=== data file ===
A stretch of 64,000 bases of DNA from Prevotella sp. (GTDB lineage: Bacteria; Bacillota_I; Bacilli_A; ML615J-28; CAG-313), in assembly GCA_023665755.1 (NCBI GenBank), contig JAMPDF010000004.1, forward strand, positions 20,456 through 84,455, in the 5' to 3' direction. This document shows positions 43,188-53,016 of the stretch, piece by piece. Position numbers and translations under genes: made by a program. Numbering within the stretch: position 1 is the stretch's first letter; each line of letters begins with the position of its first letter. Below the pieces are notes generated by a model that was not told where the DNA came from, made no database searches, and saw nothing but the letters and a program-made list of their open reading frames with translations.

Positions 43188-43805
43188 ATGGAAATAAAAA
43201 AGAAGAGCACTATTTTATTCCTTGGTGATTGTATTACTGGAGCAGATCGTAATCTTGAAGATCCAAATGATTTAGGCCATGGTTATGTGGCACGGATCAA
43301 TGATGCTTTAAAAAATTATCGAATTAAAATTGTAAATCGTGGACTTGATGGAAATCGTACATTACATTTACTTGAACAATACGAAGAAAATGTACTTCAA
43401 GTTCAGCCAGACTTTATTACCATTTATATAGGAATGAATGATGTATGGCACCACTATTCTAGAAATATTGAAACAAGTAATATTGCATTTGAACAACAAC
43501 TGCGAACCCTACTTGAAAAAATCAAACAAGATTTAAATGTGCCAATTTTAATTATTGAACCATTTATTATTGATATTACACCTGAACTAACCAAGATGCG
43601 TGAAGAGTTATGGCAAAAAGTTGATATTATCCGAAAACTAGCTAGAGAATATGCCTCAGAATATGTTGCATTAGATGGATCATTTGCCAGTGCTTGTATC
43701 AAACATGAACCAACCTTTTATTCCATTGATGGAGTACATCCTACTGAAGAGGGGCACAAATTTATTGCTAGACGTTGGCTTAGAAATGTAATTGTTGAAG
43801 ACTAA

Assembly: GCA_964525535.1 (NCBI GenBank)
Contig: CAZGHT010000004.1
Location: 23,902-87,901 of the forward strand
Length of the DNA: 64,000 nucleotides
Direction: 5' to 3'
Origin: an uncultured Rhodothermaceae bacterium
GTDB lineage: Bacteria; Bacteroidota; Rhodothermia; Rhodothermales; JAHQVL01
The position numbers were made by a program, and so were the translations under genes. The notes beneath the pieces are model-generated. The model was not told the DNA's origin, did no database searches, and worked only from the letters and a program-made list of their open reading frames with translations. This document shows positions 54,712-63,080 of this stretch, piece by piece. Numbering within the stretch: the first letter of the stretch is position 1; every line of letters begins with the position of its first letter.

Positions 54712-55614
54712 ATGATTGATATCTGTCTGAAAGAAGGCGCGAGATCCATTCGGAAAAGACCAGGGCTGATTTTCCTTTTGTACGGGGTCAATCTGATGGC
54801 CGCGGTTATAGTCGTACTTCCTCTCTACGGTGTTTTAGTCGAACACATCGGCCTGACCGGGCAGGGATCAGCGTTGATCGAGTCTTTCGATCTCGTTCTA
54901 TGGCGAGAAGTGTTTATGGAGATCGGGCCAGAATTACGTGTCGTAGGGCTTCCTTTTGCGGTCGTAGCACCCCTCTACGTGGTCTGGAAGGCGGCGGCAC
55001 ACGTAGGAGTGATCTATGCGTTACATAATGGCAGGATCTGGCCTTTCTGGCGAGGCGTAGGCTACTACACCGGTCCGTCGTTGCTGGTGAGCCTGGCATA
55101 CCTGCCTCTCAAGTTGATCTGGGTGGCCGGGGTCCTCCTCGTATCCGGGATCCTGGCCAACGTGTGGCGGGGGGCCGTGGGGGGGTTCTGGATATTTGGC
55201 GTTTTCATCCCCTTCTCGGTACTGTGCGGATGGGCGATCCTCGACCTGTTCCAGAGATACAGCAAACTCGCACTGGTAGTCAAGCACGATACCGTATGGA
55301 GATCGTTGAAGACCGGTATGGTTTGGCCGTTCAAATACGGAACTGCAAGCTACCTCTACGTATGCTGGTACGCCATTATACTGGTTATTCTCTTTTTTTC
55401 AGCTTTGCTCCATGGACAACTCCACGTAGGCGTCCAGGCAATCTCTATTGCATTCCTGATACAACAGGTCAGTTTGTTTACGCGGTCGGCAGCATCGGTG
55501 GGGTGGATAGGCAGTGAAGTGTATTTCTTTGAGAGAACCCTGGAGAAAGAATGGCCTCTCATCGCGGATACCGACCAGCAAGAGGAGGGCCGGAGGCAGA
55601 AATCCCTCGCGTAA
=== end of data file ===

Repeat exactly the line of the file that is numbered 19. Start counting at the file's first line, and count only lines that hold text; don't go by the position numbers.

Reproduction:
Positions 54712-55614